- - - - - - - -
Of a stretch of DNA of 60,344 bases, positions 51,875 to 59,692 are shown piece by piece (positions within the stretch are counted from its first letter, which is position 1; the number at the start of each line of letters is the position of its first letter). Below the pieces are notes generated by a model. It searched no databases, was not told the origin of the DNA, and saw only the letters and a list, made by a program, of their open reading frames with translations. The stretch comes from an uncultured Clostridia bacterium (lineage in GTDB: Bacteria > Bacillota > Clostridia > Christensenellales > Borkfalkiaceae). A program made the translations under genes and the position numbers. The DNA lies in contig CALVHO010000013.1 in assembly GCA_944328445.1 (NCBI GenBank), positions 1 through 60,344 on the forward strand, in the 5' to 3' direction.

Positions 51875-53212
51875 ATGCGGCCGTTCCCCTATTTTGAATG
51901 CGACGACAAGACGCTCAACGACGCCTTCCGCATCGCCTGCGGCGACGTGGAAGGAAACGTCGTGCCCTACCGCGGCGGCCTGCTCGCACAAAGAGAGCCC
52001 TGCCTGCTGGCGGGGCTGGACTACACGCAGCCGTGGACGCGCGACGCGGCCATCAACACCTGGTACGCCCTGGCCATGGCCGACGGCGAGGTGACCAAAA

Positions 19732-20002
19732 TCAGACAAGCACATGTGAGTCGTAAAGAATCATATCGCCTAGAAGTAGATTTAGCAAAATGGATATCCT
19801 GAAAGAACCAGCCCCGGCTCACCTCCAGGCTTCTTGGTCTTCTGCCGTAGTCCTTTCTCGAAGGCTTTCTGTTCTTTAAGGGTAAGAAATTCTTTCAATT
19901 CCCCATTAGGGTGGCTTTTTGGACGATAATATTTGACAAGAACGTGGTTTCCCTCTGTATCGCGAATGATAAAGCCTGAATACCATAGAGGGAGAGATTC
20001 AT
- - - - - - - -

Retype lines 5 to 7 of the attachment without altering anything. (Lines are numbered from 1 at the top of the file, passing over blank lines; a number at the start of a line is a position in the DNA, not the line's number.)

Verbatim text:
52001 TGCCTGCTGGCGGGGCTGGACTACACGCAGCCGTGGACGCGCGACGCGGCCATCAACACCTGGTACGCCCTGGCCATGGCCGACGGCGAGGTGACCAAAA

Positions 19732-20002
19732 TCAGACAAGCACATGTGAGTCGTAAAGAATCATATCGCCTAGAAGTAGATTTAGCAAAATGGATATCCT